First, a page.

Genmab A/S and BioNTech SE announced initial data from the Phase 2 GCT1046-04 trial (NCT05117242) evaluating acasunlimab (DuoBody-PD-L1x4-1BB), an investigational bispecific antibody also known as GEN1046/BNT311, as monotherapy and in combination with pembrolizumab in patients with PDL(1)-positive mNSCLC who had disease progression following one or more prior lines of anti-PD(L)1 containing treatment. The results showed a 12-month overall survival (OS) rate of 69%, a median overall survival (mOS) of 17.5 months, and a 30% overall response rate (ORR); (confirmed ORR 17%) at time of data cut-off in patients treated with the combination of acasunlimab and pembrolizumab every six weeks. The findings were presented at the 2024 American Society of Clinical Oncology (ASCO) Annual Meeting, being held in Chicago, IL and virtually, May 31-June 4, 2024.

The Phase 2 study randomized a total of 113 patients in three arms, evaluating acasunlimab alone (Arm A) and in combination with pembrolizumab (Arms B and C). The objective response analysis was conducted for 62 centrally confirmed PD-L1-positive efficacy-evaluable patients. The overall survival was evaluated in all centrally confirmed PD-L1-positive patients (n=80).

Arm A showed a median overall survival rate (mOS) of 5.5 month, 50% disease control rate (DCR) and 31% ORR (confirmed ORR 13%) in patients being treated with acasunlimab alone (Arm A), an 8.6 month mOS, 59% DCR and 21% ORR (confirmed ORR 18%) with treatment of acasunlimab in combination with pembrolizumab every three weeks (Arm B) and a 17.5 mOS, 75% DCR and 30% ORR (confirmed ORR 17%) when the combination was administered every six weeks (Arm C). Anti-tumor activity was observed in patients with tumor proportion score (TPS) of 1- 49% and 50%, in patients with <6 months and 6 months of previous immune checkpoint inhibitor (CPI) treatment, and in patients with squamous and non-squamous histology. Adverse events were consistent with the safety profiles of the individual drugs and treatment related adverse events (TRAEs) were primarily grade 1 and 2. The most common TRAEs (all grades) in Arm A were asthenia (22.7%), diarrhea (18.2%), nausea (18.2%), anemia (13.6%) and liver-related events (13.6%).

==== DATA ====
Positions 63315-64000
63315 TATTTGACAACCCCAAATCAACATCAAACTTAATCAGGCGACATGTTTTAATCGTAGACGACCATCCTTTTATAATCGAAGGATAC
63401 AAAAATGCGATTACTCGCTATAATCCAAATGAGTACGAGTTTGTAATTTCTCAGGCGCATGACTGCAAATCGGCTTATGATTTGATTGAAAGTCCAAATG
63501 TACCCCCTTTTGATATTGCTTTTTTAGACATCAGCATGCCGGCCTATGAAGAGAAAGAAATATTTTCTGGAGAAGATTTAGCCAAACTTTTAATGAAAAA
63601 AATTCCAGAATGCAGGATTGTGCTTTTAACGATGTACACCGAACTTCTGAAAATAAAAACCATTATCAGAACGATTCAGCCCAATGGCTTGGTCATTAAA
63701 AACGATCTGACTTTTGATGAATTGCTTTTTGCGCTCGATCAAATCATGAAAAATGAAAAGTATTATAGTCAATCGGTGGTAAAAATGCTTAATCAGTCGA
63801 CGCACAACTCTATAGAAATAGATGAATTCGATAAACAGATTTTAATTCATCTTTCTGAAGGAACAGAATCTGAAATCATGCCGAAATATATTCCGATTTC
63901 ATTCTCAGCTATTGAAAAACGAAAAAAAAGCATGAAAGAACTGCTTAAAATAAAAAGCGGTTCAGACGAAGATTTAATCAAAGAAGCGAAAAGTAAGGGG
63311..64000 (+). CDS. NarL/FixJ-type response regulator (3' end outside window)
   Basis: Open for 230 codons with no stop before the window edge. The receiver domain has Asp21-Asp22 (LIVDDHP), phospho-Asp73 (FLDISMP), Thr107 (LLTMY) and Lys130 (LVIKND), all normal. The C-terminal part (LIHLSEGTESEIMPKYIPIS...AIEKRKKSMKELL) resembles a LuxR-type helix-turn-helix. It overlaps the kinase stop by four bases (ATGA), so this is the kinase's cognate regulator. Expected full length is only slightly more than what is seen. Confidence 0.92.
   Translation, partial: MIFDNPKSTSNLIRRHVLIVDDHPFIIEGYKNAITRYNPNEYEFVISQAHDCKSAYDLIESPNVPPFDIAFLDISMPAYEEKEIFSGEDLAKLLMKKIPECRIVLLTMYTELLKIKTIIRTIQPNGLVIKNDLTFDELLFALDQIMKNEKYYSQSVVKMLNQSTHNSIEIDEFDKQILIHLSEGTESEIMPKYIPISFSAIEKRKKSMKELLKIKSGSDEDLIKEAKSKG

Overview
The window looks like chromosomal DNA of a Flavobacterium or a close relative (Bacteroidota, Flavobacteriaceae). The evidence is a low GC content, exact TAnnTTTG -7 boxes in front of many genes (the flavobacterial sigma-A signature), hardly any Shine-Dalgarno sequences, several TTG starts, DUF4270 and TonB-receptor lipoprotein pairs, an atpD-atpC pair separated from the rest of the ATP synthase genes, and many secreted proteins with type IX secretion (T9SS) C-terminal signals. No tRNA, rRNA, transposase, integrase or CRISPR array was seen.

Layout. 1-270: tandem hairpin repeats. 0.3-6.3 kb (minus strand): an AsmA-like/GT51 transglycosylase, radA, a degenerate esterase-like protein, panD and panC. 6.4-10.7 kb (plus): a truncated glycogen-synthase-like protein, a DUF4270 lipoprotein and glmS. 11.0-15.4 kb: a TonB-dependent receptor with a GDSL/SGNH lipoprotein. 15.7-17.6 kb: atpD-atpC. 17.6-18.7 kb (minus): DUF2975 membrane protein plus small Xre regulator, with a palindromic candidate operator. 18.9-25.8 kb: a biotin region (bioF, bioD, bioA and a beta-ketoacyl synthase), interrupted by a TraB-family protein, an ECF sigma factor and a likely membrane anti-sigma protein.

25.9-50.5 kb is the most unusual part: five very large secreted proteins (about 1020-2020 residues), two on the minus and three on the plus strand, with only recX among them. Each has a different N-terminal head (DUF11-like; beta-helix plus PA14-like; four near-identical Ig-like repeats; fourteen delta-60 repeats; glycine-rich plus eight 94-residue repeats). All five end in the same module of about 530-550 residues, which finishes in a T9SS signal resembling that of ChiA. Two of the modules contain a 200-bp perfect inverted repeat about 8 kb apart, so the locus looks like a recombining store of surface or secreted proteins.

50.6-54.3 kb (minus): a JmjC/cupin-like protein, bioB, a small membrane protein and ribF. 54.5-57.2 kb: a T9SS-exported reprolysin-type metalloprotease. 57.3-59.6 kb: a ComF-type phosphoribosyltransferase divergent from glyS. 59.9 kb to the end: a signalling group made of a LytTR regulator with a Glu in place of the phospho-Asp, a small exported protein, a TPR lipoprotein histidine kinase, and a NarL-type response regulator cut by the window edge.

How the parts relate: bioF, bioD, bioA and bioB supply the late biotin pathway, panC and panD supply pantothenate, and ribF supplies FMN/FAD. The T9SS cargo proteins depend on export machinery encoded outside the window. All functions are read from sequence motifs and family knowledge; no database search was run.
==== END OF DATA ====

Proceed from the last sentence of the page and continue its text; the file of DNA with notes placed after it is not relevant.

In combination arms (Arms B and C) the most common TRAEs were liver-related events (28.6%, 18.4%), fatigue (21.4%, 8.2%), asthenia (12%, 12.2%), and diarrhea (12%, 10.2%). Overall, a lower incidence of grade 3 TRAEs, treatment-related liver-related events, and lower discontinuation rates were observed with the combination therapy administered every six weeks. Transaminase elevations were generally asymptomatic and manageable with steroids and/or treatment delay and resolved more rapidly in patients treated with the combination therapy administered every six weeks.